Following William Yandell Elliott, his mentor at Harvard, Henry Kissinger had chosen the pursuit of power over scholarship. Elliot helped him set up the Harvard International Seminar, which initiated him, as an undergraduate, into the world of high-level conferences. Then McGeorge Bundy, Harvard’s dean and later Kennedy’s National Security Adviser, made the newly minted Assistant Professor associate director of its Center for International Affairs. By 1956 Kissinger was running the staff of a group convened by the Council On Foreign Relations to craft an alternative to the nuclear weapons policy by which the Eisenhower administration was seeking to contain the Soviet empire while avoiding more Koreas. His first book, Nuclear Weapons and Foreign Policy (1957) was his summary of this group’s work. His next book, The Necessity for Choice, (1961) resulted from his direction of a Rockefeller-sponsored Special Studies Project to define the nation’s “critical choices in national security.” All this was less original scholarship than immersion in and expression of the sentiments of the Left side of America’s socio-political Establishment.
This Establishment’s concern – to avoid nuclear war – was primordial over substantive issues of foreign policy, war, peace or the qualities thereof. This hierarchy of value is precisely what had led the Truman administration to disapprove of MacArthur’s plans for atom-bombing the Chinese army’s supply lines in Korea and instead to sacrifice some 50 thousand American lives in a no-win war. The Eisenhower policy of “retaliation at times and places and with weapons of our own choosing” was a preference for using nuclear weapons to avoid wasting american and allied lives as in Korea. Kissinger’s book, Ferguson makes clear, told allies that, to avoid nuclear war, “the goal of war can no longer be military victory.” but rather to achieve “certain political conditions that are fully understood by the other side” that to this end, the U.S would “present (the enemy) at every point with an opportunity for a settlement…”, that the enemy would be afforded “pauses for calculation,” and that the enemy’s main forces (explicitly only nuclear ones but, by implication others as well) would be “ruled out as targets otherwise any war would be bound to escalate.” This invited other Korean wars and predicted how Kissinger’s America would manage Vietnam.
By the time Kissinger wrote, rational-choice theory, sometimes otherwise known as game theory, had bolstered the elite’s visceral notion that nuclear war was just too, too much for anyone. Thomas Schelling, Kissinger’s colleague down the hall at Harvard, had drawn up a matrix that shows that compromise is the best way for nations to maximize their achievement of conflicting goals. This, of course assumes that the conflicting parties are interchangeable. Kissinger’s work on international affairs is based on this assumption. It is a priori, abstract. Hence, in the Kantian tradition, it is “idealistic.” By the same token, it is removed from reality.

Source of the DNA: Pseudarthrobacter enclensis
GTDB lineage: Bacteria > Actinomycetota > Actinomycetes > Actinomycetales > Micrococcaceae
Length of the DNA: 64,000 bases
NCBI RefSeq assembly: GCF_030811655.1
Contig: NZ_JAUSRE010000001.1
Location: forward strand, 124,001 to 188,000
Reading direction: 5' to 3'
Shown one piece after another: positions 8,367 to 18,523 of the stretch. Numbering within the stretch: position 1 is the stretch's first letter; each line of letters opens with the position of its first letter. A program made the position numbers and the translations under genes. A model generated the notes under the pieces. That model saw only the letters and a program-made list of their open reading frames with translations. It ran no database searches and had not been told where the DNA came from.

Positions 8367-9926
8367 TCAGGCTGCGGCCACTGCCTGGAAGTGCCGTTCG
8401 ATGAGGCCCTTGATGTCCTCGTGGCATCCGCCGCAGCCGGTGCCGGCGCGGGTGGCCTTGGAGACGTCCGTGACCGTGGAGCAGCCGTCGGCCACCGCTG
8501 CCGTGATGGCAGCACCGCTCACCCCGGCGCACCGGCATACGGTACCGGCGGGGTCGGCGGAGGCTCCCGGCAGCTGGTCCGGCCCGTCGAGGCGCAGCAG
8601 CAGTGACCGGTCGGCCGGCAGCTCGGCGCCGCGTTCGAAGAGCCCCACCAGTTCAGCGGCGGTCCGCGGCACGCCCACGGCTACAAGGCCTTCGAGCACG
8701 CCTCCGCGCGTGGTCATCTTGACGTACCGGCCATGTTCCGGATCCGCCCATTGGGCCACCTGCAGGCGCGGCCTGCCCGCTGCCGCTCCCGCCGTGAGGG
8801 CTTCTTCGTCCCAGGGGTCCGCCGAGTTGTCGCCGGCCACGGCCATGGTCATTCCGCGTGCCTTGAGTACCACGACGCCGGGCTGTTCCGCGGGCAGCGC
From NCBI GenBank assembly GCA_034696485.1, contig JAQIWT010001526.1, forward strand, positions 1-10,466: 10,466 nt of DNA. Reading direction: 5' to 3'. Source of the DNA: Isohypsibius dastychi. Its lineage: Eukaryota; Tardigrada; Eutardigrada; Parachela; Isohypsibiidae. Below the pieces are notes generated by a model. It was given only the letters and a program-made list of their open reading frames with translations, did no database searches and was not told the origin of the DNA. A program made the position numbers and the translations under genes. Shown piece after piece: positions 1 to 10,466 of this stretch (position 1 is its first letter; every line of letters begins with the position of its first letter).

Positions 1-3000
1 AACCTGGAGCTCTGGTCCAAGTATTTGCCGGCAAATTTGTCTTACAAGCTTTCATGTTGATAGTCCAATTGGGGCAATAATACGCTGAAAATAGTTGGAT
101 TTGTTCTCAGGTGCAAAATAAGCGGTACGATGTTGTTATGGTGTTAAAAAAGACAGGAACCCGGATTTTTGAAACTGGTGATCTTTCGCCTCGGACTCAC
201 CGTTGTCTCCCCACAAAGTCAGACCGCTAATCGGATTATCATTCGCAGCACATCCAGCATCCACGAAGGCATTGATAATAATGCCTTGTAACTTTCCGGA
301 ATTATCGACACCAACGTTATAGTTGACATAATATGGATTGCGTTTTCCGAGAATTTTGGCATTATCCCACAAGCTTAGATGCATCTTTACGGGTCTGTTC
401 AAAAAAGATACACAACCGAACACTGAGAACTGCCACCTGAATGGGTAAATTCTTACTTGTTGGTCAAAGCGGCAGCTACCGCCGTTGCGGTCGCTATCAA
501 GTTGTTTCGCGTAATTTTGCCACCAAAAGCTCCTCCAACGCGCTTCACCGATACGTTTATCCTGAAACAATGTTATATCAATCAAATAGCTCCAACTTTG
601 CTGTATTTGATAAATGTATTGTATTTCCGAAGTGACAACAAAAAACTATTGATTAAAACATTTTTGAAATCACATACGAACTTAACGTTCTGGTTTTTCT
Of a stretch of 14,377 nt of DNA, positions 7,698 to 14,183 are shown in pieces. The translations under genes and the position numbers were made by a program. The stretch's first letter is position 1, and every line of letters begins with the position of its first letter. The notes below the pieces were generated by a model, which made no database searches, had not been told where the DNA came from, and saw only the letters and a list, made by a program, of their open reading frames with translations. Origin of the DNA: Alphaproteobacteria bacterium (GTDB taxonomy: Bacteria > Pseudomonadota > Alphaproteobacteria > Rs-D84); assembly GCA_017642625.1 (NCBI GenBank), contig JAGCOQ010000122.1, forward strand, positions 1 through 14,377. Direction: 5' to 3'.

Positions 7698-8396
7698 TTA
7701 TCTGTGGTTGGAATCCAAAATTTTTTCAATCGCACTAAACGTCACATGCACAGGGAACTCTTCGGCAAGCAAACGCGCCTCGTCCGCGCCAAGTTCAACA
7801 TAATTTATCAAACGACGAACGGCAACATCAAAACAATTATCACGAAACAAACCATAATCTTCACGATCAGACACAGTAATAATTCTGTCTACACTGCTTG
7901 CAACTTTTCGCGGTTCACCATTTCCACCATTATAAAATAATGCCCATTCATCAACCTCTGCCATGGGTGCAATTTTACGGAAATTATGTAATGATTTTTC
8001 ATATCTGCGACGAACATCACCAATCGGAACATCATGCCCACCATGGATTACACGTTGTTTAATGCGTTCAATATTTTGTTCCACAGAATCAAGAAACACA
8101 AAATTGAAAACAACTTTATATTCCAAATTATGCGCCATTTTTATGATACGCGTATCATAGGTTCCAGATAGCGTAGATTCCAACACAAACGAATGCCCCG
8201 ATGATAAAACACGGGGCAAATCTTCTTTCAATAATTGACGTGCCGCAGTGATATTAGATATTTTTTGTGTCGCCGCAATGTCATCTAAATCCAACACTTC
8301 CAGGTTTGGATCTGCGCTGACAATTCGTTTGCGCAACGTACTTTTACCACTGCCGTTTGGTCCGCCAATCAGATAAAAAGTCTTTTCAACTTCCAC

Indeed, that is the attractiveness of the Schelling-Kissinger approach to international affairs: it allows folks in positions of responsibility to imagine that numbers and kinds, and above all that functions of weapons do not matter, and that neither do the differences between the characters, ideas, or religions of peoples. But, as Fritz Kraemer never ceased to teach, they count for everything. By the time Henry Kissinger had been in charge of US foreign policy for eight years, the rank and file of Republicans and Democrats had figured out that his character and his choices had brought America discredit, defeat and danger. Alas, today’s bipartisan ruling class considers him a fount of wisdom.
Angelo M. Codevilla is professor emeritus of international relations at Boston University, and a member of the Hoover Institution’s working group on military history. He is the author of fourteen books, including Informing Statecraft, War, ends And Means, The Character of Nations, Advice to War Presidents, and To Make and Keep Peace. He served on President Ronald Reagan’s transition teams for the Department of State and the Intelligence agencies. He was a US naval officer and a US foreign service officer. As a staff member of the US Senate Intelligence committee, he supervised the intelligence agencies’ budgets with emphasis on collection systems and counterintelligence. He was instrumental in developing technologies for modern anti-missile defense. Codevilla has taught ancient and modern political thought and international affairs at major universities.